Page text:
[3] A white male born an orphan in 1995 who received no advantage from the apartheid system will be treated the same as a white male born in 1955 who managed to, possibly, acquire his wealth due to that apartheid system. A “black male/fame” born in 1995 who were send to a private school and University and who has suffered no financial hardship due to our racist past shall be provided preference under these racial laws simply due to their race and they are more eligible for appointment and or admission than a white orphan borne at the same time.

[4] Some of these judgments include the following:

South African Police Service v Solidarity obo Barnard (CCT 01/14) [2014] ZACC 23; 2014 (6) SA 123 (CC); [2014] 11 BLLR 1025 (CC); 2014 (10) BCLR 1195 (CC); (2014) 35 ILJ 2981 (CC) (2 September 2014)

Minister of Safety and Security and Others v Naidoo (JA66/2013) [2015] ZALAC 21; [2015] 11 BLLR 1129 (LAC) (11 June 2015)

Solidarity and Others v Department of Correctional Services and Others (CCT 78/15) [2016] ZACC 18; (2016) 37 ILJ 1995 (CC); 2016 (5) SA 594 (CC); [2016] 10 BLLR 959 (CC); 2016 (10) BCLR 1349 (CC) (15 July 2016) (Mr Davids, a white male, claim he was dismissed for no apparent reason other than that he was white.)

Solidarity v Minister of Tourism case number 21314/2020 High Court Gauteng division Pretoria.

Oceana Group Ltd v Minister of Water & Environmental Affairs (507/11) [2012] ZASCA 35 (29 March 2012);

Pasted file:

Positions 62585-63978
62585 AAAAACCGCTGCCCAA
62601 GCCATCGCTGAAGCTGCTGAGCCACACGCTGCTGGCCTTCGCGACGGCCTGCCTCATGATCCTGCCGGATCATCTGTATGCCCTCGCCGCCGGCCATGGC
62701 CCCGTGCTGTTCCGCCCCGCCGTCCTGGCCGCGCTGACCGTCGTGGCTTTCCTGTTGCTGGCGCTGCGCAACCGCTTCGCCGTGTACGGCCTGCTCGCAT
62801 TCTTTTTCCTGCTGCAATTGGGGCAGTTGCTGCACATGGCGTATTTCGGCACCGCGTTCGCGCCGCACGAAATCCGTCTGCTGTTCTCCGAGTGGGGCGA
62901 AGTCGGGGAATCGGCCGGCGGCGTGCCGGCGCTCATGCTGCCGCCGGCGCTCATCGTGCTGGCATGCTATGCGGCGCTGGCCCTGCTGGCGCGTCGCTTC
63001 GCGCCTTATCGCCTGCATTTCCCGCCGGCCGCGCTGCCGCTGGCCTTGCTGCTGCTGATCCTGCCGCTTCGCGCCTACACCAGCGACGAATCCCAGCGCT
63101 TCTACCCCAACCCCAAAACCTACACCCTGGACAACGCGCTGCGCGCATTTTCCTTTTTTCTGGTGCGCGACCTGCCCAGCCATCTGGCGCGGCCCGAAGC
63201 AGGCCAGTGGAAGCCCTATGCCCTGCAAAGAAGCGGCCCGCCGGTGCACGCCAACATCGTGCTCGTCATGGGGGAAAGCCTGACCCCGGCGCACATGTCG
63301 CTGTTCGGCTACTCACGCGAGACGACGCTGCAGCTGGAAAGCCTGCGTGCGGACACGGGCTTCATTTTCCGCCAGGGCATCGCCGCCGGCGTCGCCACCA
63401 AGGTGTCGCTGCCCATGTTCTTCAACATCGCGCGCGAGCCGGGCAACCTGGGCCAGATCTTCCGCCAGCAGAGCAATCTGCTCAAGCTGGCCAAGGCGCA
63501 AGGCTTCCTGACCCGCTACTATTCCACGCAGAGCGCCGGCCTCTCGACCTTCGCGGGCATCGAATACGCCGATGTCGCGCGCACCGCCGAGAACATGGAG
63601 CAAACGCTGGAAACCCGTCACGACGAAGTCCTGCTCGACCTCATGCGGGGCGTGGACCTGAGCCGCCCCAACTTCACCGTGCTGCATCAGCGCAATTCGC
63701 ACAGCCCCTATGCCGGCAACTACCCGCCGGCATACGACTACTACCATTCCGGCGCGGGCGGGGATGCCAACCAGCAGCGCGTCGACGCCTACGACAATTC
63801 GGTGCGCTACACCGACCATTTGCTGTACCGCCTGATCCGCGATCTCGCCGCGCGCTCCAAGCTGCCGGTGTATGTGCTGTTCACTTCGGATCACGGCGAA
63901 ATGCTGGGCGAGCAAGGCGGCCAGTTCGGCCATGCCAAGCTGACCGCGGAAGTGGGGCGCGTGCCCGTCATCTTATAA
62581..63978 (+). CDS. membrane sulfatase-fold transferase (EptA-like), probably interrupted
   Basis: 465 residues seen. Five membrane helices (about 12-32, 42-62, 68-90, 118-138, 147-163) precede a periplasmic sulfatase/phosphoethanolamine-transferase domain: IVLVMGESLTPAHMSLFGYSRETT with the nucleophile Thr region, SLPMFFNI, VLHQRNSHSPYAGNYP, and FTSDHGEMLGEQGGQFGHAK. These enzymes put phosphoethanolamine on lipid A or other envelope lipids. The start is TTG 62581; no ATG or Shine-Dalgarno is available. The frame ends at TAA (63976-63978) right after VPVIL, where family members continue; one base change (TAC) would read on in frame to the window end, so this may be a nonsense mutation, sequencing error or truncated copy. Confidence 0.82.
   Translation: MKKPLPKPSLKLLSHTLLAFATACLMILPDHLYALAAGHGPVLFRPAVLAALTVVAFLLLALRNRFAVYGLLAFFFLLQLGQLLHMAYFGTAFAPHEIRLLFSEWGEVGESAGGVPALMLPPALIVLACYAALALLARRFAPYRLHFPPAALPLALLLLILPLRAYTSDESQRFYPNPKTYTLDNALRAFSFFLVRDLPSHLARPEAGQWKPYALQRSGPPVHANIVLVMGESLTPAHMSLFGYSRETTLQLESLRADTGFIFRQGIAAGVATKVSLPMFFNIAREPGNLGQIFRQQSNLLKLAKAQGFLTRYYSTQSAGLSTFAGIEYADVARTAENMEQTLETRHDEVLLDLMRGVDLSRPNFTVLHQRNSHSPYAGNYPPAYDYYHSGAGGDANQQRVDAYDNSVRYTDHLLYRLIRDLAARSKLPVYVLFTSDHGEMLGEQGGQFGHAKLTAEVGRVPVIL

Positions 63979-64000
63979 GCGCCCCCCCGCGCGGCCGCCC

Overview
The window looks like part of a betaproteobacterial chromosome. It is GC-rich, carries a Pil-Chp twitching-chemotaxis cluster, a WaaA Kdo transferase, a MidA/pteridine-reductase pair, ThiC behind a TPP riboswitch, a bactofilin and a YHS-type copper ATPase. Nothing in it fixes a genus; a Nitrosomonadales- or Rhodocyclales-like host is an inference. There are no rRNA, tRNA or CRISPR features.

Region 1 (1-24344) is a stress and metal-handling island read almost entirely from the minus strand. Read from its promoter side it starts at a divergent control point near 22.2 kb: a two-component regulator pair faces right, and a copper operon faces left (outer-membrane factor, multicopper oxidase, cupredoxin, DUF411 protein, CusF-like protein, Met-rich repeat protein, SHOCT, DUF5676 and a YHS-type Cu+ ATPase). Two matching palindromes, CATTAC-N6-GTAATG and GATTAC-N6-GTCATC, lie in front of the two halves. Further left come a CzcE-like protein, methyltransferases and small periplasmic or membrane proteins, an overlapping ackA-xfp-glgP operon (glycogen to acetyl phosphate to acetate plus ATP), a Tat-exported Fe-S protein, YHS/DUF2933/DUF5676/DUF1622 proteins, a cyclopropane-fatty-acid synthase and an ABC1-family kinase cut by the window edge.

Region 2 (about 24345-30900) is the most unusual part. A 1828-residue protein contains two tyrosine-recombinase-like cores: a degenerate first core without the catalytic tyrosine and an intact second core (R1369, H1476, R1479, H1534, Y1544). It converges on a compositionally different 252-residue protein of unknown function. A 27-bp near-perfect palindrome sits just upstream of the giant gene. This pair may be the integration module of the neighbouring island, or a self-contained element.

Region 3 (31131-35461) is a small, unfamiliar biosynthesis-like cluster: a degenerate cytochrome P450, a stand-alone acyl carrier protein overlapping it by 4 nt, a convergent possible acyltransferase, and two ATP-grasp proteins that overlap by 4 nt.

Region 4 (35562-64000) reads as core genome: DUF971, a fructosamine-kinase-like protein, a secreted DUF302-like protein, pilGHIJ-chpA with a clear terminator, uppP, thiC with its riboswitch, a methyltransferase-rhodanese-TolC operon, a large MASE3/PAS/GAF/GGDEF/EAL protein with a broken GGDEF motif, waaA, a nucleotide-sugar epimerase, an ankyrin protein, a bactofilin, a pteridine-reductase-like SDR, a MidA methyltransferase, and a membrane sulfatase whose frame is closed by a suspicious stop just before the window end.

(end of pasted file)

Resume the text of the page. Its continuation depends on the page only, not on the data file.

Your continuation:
Solidarity v Minister of Labour and Others (J3092/18) [2019] ZALCJHB 277; [2020] 1 BLLR 79 (LC); (2020) 41 ILJ 273 (LC) (8 October 2019)

Alexandre v Provincial Administration of the Western Cape Department of Health (2005) 26 ILJ 765 (LC)

Henn v SA Technical (Pty) Ltd (2006) 27 ILJ 2617 (LC)

Minister of Finance v van Heerden 2004 (11) BCLR 1125 (CC)

National Education, Health and Allied Workers Union and Another v Office of the Premier: Province of the Eastern Cape and Another (P02/07) [2011] ZALCPE 2; [2011] 7 BLLR 681 (LC); (2011) 32 ILJ 1696 (LC) (2 February 2011)

Van Dyk v Kouga Municipality (P 476/09) [2012] ZALCPE 3; [2012] 9 BLLR 952 (LC) (10 April 2012)

Motala v University of Natal 1995 (3) BCLR 374 (D)

Department of Correctional Services v E Van Vuuren (PA6/98) [1999] ZALAC 15 (12 August 1999)

[5] Observations on representivity, democracy and homogenisation, journal for SALAW 2010

[6] Generally the BBBEE scorecard consists of the following elements:

Equity Ownership: 20%

Skills Development: 15%

Employment Equity: 15%

Preferential Procurement: 20%

Enterprise Development: 15%

Socio-Economic Development: 5%

[7] See the EEA1 form and Z83 form